Working with Geo was trying, especially when our ideas diverged, but the books came out a great fusion of his characters and my plots. And somehow we remained best friends throughout and after.
My other collaboration came with Matt Stover under not so ideal conditions (see the earlier blog about God of War 1), through no fault on either of our parts. His medical problems aside, it went well enough but the merging wasn’t as seamless as with Geo and the Raemllyn books.
Alas, Geo died before the Raemllyn ebooks were put up. It would have been fun doing more titles, with some of the old characters but new situations. We had an sf collaboration in the works, Forge of the Stars, but this isn’t a project that will go anywhere now. Time and science have left it behind. And without Geo, it wouldn’t be the same.
Do I recommend a newer writer collaborate? No. Do your own stuff. Do I recommend 2 authors at similar places in their careers to collaborate? Maybe. For fun. Then get to your own stuff. Always focus on doing your own work. (Remember, a collaboration is doing twice the work for half the money.)
Playing In Someone Else’s Sandbox (Part 5)(mosaic series) March 16, 2014Posted by bobv451 in e-books, ideas, outlaws, westerns, Wild West, writing.
Tags: Bill Crider, Cheryl Pierson, Frank Roderus, Jacquie Rogers, James Reasoner, LJ Martin, LJ Washburn, Meg Mims, Robert Randisi, series, Troy D. Smith, westerns, writing
Imagine a stained glass window, only every piece is cut and installed by a different artist. That’s the way a mosaic novel is done. Each author writes a chapter or two in an overarching plot, then the pieces are strung together like a pearl necklace. (A single author can also do a mosaic novel, loosely interconnected short stories telling a greater story. My favorites in this technique include Edward Bryant’s Cinnabar and Joe Landsale’s The Magic Wagon.)
But that loose congregation of stories isn’t exactly what happens in the Western Fictioneers’ series, Wolf Creek. Editor Troy Smith, a Spur Award winner, comes up with a plot and then each author takes his own special character and stirs it up in a chapter or two to advance the story.
Each novel stands on its own but the entire series progresses well in developing not only the town of Wolf Creek, Kansas, but also the major characters. That each book stands on its own allows change in the characters but readers choosing “out of sequence” won’t be too shocked by differences. My character is a lowlife named Wilson “Wil” Marsh, the town photographer always on the outlook for the quick (and shady) buck. He takes blue pictures of the town’s most prominent women because he knows their secrets. He sells lurid photos of dead outlaws and slain Indians to magazines back East hungry for such notoriety. And he even manages to get photos of bank robbers, not to use as evidence in court but to blackmail them. He’s not a nice guy, but he drops money in the poor box at a church he hates and has some empathy for the downtrodden. Why is slowly coming out as I work in my miniature stories within the mosaic novels.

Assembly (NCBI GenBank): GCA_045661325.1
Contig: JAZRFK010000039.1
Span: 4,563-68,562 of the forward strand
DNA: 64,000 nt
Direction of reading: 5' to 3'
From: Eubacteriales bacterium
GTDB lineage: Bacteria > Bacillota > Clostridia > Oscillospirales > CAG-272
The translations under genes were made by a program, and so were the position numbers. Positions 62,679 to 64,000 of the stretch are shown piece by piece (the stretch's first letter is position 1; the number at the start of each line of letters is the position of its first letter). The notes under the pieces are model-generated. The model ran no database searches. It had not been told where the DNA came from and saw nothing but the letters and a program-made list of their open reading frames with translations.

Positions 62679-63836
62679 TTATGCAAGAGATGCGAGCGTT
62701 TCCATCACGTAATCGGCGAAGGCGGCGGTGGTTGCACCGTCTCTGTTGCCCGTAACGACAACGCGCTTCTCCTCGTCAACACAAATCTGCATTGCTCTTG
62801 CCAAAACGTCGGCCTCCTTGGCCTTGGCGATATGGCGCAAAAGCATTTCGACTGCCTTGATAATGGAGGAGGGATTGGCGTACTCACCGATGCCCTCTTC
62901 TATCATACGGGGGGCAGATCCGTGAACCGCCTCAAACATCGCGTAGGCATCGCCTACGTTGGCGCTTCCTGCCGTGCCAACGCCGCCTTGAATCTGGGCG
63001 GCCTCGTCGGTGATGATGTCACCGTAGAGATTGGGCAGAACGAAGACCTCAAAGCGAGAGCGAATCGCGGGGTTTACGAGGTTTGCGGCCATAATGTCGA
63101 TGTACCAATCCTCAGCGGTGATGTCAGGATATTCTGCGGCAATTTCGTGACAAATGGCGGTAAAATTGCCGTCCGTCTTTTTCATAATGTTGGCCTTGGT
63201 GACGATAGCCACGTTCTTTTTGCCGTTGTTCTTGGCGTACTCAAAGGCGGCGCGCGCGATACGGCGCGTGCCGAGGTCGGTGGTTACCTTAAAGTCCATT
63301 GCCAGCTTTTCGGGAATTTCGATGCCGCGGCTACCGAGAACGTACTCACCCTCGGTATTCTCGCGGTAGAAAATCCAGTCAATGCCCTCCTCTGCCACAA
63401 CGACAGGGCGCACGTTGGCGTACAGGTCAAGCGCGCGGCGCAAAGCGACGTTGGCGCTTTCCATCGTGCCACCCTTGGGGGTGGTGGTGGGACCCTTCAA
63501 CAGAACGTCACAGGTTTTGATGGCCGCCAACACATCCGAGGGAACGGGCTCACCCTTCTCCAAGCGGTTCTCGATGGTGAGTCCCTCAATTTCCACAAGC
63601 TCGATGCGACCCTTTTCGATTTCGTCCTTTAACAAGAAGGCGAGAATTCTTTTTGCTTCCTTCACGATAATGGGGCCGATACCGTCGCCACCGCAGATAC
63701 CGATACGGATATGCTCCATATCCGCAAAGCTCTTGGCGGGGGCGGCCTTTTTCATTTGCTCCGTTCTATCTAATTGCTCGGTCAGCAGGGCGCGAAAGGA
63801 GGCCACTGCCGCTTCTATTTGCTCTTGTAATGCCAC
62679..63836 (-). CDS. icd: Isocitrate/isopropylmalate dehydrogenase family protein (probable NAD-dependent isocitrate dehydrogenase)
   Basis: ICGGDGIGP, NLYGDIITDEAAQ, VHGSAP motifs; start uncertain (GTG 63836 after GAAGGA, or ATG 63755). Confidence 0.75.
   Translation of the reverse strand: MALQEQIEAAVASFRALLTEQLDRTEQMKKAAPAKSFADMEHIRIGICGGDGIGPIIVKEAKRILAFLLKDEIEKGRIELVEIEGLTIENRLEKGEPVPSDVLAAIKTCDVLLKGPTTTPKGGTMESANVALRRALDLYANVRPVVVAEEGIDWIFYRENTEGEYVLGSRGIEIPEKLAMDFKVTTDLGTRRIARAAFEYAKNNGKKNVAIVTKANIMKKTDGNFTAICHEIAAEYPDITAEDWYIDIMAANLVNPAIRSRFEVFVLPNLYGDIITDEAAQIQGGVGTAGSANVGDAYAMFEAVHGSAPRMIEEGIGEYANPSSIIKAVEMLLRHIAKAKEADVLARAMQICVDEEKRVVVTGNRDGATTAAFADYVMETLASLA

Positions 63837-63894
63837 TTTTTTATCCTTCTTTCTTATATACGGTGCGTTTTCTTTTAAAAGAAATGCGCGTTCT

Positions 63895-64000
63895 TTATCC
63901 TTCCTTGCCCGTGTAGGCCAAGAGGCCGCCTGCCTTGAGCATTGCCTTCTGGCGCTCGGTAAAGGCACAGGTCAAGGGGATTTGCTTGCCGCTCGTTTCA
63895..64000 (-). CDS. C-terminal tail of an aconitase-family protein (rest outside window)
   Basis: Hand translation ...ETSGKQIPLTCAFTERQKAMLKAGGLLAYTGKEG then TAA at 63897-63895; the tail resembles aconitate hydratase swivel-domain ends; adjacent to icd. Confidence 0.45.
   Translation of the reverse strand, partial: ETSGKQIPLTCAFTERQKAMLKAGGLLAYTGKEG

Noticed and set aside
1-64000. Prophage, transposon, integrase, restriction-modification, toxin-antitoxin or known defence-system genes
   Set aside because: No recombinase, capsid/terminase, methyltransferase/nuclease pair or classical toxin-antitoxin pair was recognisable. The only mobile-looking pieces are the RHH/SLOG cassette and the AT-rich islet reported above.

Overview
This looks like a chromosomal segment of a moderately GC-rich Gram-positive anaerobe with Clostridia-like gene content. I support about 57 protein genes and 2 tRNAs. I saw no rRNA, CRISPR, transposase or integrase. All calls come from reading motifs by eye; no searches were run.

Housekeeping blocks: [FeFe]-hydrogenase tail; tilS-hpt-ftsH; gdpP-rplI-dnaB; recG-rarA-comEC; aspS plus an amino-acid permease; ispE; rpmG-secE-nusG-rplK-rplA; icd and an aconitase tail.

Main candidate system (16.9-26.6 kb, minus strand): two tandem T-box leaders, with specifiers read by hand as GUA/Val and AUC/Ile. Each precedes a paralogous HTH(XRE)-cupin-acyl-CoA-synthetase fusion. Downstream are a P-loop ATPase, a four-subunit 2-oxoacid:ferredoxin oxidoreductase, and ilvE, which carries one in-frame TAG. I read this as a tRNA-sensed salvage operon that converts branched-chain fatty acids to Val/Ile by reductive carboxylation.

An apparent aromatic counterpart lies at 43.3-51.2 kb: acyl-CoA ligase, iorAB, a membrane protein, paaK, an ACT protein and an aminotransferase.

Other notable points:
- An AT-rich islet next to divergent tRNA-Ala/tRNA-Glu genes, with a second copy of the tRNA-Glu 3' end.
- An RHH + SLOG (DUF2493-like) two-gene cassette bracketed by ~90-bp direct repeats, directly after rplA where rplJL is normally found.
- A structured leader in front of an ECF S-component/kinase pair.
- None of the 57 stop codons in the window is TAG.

To date I’ve done chapters about Wil in The Quick and the Dying
and Kiowa Vengeance with a new story about a Sand Creek-like massacre on tap. And yes, Wil has a new way to profit off his photographs not involving blackmail but still fraudulent as hell.
What is strange about this for me, at least, is that my Jackson Lowry pen name, has a pen name (Ford Fargo). Others taking part include some of the finest writers working today in the western field. Frank Roderus, Robert Randisi, James Reasoner, Matthew Mayo, LJ Washburn, Cheryl Pierson, Jory Sherman, Meg Mims, Bill Crider, LJ Martin, Jacquie Rogers and a whole lot more.
What you get in every book is a spectrum of top writers and a complete novel-length plot. And an exciting read.
Playing In Someone Else’s Sandbox (Part 4)(series books) March 9, 2014Posted by bobv451 in business, ideas, sense of wonder, serial fiction, Wild West, writing.
Tags: ghost writing, high tech thrillers, series, westerns, writing
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There can’t be any character development in the main character. That puts a damper on a lot of things, but it shouldn’t be a killer for a series. I’ve done more than 125 titles in a series I’m not at liberty to name, but I can recommend a new book or two (ahem).
The series bible is set up so that independent authors can write without needing to read every other title to keep details straight. With the one/month publication schedule such attention to details (or changes to the canon) by other writers would be impossible, especially if there are a half dozen in the pipeline. So, no mention is ever made of any other book in the series and only what is in the bible counts as canon. This isn’t as onerous as it seems. The main character might end the book the same as when he started, but there are a lot of other possibilities.
In spite of what the reviewer (who didn’t seem to have read the book rather than getting it as a gift) said, the plots are where the fun can come in. I haven’t duplicated a situation in all the books I’ve done, though some of my favorite settings have been reused in different ways. My very first title was set in San Francisco amid a tong war. A “giant” had to do with returning bones for burial to China and most recently among the published books I used the same setting for a prison break (or unbreak, actually). What might well be the last of my titles has to do with a huge silver theft from a San Francisco-based railroad. More than different plots and locales to explore and history to unveil, the other characters can get story arcs where they change motivation and alliances/allegiances. They can grow or devolve. After all, only the protagonist has to emerge unscathed emotionally and with his motivations the same at the end as when he started (so the next author doesn’t have to explain why the hero suddenly likes to drown puppies or no longer drinks trade whiskey).